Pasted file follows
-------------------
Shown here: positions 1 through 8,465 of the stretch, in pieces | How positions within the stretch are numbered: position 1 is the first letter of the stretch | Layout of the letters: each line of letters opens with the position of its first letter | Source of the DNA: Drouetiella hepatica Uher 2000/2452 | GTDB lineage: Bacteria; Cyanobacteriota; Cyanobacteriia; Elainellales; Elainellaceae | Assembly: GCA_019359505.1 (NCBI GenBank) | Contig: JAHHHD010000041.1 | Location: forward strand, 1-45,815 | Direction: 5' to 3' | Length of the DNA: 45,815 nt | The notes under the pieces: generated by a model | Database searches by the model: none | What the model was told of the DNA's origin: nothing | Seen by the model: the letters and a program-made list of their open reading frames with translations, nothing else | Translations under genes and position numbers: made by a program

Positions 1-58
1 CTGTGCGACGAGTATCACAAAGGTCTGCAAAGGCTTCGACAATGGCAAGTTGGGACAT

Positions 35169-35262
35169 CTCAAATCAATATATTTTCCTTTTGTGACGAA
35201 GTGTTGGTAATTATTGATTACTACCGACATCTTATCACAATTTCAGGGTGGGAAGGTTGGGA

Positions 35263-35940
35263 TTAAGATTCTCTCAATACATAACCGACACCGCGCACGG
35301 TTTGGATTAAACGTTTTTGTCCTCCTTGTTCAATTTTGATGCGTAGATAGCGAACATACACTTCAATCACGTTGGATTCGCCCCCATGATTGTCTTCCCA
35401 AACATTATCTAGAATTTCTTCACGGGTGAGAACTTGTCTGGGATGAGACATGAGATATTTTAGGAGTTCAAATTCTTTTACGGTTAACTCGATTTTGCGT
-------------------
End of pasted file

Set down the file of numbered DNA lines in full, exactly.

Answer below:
Shown here: positions 1 through 8,465 of the stretch, in pieces | How positions within the stretch are numbered: position 1 is the first letter of the stretch | Layout of the letters: each line of letters opens with the position of its first letter | Source of the DNA: Drouetiella hepatica Uher 2000/2452 | GTDB lineage: Bacteria; Cyanobacteriota; Cyanobacteriia; Elainellales; Elainellaceae | Assembly: GCA_019359505.1 (NCBI GenBank) | Contig: JAHHHD010000041.1 | Location: forward strand, 1-45,815 | Direction: 5' to 3' | Length of the DNA: 45,815 nt | The notes under the pieces: generated by a model | Database searches by the model: none | What the model was told of the DNA's origin: nothing | Seen by the model: the letters and a program-made list of their open reading frames with translations, nothing else | Translations under genes and position numbers: made by a program

Positions 1-58
1 CTGTGCGACGAGTATCACAAAGGTCTGCAAAGGCTTCGACAATGGCAAGTTGGGACAT

Positions 35169-35262
35169 CTCAAATCAATATATTTTCCTTTTGTGACGAA
35201 GTGTTGGTAATTATTGATTACTACCGACATCTTATCACAATTTCAGGGTGGGAAGGTTGGGA

Positions 35263-35940
35263 TTAAGATTCTCTCAATACATAACCGACACCGCGCACGG
35301 TTTGGATTAAACGTTTTTGTCCTCCTTGTTCAATTTTGATGCGTAGATAGCGAACATACACTTCAATCACGTTGGATTCGCCCCCATGATTGTCTTCCCA
35401 AACATTATCTAGAATTTCTTCACGGGTGAGAACTTGTCTGGGATGAGACATGAGATATTTTAGGAGTTCAAATTCTTTTACGGTTAACTCGATTTTGCGT